Stanton Strength would like to invite the past, present and future of Stanton Strength to an annual kickoff party and open house! Friends, family, and interested strangers are welcome to attend.
From 6am to 4pm Jordan Stanton will be providing free one hour training sessions. Also during this time the studio will be available for drop in viewing. If you have ever been interested in real strength training this is your opportunity to receive coaching from one of only two Starting Strength coaches in the entire region.
From 5pm to 9pm we will start the barbecue and break out the beverages. The gym will be open during this time for our friendly King of the Hill competition.
King of the Hill: The bar starts at 135lbs and is increased by either 20 or 25lb per round. Each competitor must complete a repetition at each weight. A failure to attempt or a failed attempt eliminates the competitor. Squat, Bench, Deadlift, and Strict Press. Additional prizes given for exhibition lifts.
The party will be located at the Stanton's private residence and location of the garage studio gym:
4036 SE Monroe ST
Milwaukie OR, 97222
Please RSVP for the party so we now how much food to provide. Additionally please call Jordan at 971-279-0864 to schedule your free training session. Otherwise drop in at any point for a free tour of the facility.
Starting Strength novice and intermediate barbell classes are beginning April 17th! Classes will be held in our new garage studio location in Milwaukie Oregon.
Learn what barbell strength training can do for you in an environment of teamwork, excellence, and respect while supporting and progressing alongside others under the guidance of an experienced Starting Strength Coach.
Novice Classes run for 8 weeks M/W/F 6am and 6pm. Classes are 60-90 minutes in length. $200 per month.
Intermediate Classes run continuously on Wednesday at 7:30PM. Classes are 120+ minutes in length. Includes strength programming. $200 per month.
Classes are capped at 4. These spots are first come first serve.
In part three we created a strength program for a hypothetical strength athlete. In part four we will discuss how to exchange repetitions in reserve (RiR) for percentages of one repetition maximum and the adjustability the conversion affords.
RiR is a fine method of determining the intensity of a lift but with a major limitation: RiR is highly dependent upon athlete or coach perception and therefore lacks adjustability. While an athlete may be able to discern between a RiR of 1 and 2, can an athlete discern between the difference of 1 and 1.5? Certainly the athlete cannot discern between 1 and 1.1. At least for movements that carry the most importance, we need an intensity metric with greater adjustability.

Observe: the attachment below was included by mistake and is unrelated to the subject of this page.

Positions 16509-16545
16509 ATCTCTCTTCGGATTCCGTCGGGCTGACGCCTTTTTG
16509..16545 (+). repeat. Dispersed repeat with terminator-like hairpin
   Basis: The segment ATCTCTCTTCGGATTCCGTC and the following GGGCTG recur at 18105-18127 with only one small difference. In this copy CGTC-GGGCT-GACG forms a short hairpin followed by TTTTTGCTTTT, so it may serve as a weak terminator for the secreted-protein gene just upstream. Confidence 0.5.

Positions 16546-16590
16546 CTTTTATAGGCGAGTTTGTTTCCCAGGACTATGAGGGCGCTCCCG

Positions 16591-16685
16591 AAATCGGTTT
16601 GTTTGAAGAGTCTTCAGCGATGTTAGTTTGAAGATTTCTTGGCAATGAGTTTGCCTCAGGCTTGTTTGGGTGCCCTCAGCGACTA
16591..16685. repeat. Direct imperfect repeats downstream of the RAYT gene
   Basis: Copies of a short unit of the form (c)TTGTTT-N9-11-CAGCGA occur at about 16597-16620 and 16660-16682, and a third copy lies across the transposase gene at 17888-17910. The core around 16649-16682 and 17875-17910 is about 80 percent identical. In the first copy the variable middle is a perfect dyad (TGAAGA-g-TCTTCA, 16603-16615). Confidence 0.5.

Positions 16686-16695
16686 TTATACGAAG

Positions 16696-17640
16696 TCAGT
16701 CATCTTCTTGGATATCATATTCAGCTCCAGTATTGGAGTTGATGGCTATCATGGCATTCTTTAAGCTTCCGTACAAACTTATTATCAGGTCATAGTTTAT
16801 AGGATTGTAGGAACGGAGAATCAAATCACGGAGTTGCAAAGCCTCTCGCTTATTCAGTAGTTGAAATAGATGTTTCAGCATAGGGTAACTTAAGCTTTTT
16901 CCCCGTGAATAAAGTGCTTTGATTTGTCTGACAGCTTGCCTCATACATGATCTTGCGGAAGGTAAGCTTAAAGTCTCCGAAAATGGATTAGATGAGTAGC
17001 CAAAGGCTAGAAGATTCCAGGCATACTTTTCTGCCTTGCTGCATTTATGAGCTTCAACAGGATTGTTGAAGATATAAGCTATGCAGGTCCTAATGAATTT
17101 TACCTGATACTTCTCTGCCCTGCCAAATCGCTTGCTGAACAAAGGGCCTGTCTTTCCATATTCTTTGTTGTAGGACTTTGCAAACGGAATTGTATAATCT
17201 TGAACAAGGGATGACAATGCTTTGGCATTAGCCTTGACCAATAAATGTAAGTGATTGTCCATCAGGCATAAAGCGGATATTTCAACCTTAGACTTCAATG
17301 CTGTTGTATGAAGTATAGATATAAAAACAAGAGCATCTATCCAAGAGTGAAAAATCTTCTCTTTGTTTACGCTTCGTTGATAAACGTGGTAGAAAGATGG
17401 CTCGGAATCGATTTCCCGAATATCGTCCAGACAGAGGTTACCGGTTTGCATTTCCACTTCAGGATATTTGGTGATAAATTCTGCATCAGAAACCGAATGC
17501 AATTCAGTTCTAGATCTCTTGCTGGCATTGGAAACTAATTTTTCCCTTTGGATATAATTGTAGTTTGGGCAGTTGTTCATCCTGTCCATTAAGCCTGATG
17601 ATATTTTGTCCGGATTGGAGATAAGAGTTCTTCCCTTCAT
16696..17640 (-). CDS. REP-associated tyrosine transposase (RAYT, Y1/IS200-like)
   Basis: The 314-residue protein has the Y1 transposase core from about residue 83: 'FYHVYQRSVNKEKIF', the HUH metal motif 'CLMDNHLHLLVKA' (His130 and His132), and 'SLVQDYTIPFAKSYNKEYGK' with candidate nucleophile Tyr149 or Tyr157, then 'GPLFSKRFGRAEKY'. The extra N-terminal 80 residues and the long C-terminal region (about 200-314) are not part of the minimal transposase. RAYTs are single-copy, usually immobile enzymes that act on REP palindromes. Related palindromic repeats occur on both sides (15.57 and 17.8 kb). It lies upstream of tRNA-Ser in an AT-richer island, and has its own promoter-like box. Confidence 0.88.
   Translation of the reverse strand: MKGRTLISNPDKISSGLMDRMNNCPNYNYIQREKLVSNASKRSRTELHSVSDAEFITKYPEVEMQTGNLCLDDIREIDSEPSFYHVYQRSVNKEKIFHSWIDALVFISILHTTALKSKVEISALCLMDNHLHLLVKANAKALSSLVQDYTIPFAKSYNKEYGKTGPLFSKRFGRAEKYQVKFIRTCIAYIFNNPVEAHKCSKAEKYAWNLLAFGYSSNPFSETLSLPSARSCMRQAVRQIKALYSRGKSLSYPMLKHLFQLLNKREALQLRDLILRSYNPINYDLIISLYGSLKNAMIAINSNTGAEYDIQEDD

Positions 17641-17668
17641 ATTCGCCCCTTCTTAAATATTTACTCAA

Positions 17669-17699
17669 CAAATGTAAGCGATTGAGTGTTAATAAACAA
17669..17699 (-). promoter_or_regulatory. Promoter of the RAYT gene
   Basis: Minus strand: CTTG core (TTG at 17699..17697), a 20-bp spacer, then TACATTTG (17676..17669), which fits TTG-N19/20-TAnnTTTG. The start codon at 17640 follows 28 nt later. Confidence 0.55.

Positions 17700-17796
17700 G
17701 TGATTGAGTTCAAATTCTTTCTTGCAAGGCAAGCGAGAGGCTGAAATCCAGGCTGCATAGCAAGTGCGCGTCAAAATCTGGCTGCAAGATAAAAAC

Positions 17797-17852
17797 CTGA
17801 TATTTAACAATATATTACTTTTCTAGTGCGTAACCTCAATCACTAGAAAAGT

Percentage of a one repetition maximum (1RM) is very adjustable. Percentage of 1RM is simply a certain percentage of an established or theoretical maximum. 90% of an established 1RM at 225lbs is 202.5lbs. The measurement itself is infinitely adjustable from 0% to 99.999% and beyond. Practically percentage of 1RM is adjustable to the degree it causes a difference in load. The increments of measurement are determined by the smallest load available and the magnitude of the 1RM. For a 225 pound 1RM with 2.5 pound plates available for loading, increments of adjustment are approximately 2%. With 1.25 pound plates available, 1% increments are possible. A 500 pound 1RM with 1.25 pound plates available, increments of adjustment are approximately 0.5%. With larger 1RM, smaller loads available, and taking into account the potential for rounding, percentage of 1RM is superior for adjustability of intensity.
In order to utilize percentage of 1RM we must first establish 1RM. There are several ways to establish 1RM. The first method is simply working up to a 1RM in competition. A competition 1RM is suboptimal in many ways due to the condition in which it was established. A competition 1RM is typically following a taper, a period of time of focus, under specific technical requirements, and in an environment that typically fosters 100% intent. A competition 1RM is not usually representative of an athlete’s ability on a given day. A training 1RM is more representative and therefore often more useful. The athlete works up to a 1RM with an established acceptable form under the same conditions as training. For newer or risk intolerant athletes, a 1RM may be inappropriate due to inability of maximal force production and risk reward of a high percentage lift. Another method of establishing a training 1RM is to work up to a submaximal load and complete it for as many repetitions as possible. Using the data obtained there are several available equations for estimating 1RM from a submaximal load.
In part two we discussed the variables available in strength programming. In part three we will put the information into practice and create a strength program designed for a hypothetical strength athlete.
Our hypothetical athlete will be in their 20’s, injury and chronic disease free, and be able to devote as much time as necessary to their training and recovery. Our athlete is a powerlifter that has run a proper novice linear progression and has gained considerable muscular bodyweight and strength. The goals are to increase the squat, bench press, and deadlift to compete. Our athlete has been identified as an intermediate athlete and adapts roughly within the period of a week. We will utilize the Texas Method for inspiration.
The microcycle for this athlete will be a week’s period of time. The mesocycle will be four week blocks but primarily concurrent training focusing on hypertrophy, strength, and skill practice simultaneously. Specific four week blocks will be introduced prior to competitions to prioritize strength and ability to demonstrate strength. The macrocycle will be very simple with offseason and competition variation.